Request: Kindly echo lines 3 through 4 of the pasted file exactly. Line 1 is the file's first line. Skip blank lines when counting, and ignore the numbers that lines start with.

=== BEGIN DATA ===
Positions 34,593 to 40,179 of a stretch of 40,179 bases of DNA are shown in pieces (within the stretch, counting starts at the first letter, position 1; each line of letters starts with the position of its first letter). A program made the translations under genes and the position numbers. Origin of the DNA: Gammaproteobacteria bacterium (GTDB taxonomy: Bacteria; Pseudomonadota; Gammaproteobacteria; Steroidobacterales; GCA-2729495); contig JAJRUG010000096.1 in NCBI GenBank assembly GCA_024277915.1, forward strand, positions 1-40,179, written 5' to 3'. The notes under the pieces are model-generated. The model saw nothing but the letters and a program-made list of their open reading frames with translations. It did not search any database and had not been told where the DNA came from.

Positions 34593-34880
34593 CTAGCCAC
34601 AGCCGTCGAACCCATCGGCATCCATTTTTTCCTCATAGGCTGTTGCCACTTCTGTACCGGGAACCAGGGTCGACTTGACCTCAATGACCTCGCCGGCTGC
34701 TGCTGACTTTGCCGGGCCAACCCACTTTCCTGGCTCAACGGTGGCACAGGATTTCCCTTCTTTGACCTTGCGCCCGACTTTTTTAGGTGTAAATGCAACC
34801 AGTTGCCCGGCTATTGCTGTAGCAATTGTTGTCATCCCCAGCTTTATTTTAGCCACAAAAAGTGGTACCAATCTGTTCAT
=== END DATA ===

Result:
34593 CTAGCCAC
34601 AGCCGTCGAACCCATCGGCATCCATTTTTTCCTCATAGGCTGTTGCCACTTCTGTACCGGGAACCAGGGTCGACTTGACCTCAATGACCTCGCCGGCTGC